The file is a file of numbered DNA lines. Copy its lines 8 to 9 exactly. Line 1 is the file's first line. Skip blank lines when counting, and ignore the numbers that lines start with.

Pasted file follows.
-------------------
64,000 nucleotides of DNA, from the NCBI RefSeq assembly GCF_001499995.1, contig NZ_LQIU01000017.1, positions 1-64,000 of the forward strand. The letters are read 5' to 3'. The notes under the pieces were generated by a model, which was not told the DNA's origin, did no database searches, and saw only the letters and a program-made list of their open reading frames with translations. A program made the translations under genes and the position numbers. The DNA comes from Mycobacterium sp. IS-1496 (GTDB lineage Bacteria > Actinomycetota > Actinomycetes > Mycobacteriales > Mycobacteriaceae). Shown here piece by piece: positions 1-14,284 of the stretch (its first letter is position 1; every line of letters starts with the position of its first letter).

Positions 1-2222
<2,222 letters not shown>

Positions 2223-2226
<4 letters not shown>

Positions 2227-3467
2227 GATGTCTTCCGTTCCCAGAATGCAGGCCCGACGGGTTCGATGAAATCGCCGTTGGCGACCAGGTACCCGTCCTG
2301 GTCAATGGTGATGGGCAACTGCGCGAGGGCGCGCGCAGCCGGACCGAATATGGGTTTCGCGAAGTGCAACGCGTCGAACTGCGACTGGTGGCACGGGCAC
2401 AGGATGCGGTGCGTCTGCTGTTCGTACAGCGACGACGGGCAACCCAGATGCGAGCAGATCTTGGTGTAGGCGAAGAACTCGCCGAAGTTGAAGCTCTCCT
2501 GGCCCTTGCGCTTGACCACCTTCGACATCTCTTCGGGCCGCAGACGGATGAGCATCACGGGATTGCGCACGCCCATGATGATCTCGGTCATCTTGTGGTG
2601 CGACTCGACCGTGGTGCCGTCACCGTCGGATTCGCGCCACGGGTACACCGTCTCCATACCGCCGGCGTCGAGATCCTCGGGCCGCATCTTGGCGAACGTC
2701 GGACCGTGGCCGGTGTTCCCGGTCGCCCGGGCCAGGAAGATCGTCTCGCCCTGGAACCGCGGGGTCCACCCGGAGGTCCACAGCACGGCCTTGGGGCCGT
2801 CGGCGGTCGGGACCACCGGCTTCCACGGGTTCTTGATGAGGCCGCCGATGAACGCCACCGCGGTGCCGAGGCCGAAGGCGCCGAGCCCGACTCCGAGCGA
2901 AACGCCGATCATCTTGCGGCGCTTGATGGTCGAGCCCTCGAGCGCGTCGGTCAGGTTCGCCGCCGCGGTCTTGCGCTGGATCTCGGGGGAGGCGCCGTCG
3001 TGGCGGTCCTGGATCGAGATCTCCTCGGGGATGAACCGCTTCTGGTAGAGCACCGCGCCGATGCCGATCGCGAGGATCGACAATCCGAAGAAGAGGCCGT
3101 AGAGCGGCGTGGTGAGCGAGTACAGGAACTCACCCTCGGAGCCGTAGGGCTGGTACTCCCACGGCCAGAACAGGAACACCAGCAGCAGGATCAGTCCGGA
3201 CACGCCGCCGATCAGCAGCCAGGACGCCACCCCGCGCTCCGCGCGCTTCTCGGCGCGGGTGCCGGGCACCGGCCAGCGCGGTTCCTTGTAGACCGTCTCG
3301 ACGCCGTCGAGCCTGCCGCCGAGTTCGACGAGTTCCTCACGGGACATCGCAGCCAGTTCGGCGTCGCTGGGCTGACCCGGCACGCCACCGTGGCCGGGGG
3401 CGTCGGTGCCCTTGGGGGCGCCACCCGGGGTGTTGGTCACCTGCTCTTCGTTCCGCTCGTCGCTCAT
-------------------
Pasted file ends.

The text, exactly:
2301 GTCAATGGTGATGGGCAACTGCGCGAGGGCGCGCGCAGCCGGACCGAATATGGGTTTCGCGAAGTGCAACGCGTCGAACTGCGACTGGTGGCACGGGCAC
2401 AGGATGCGGTGCGTCTGCTGTTCGTACAGCGACGACGGGCAACCCAGATGCGAGCAGATCTTGGTGTAGGCGAAGAACTCGCCGAAGTTGAAGCTCTCCT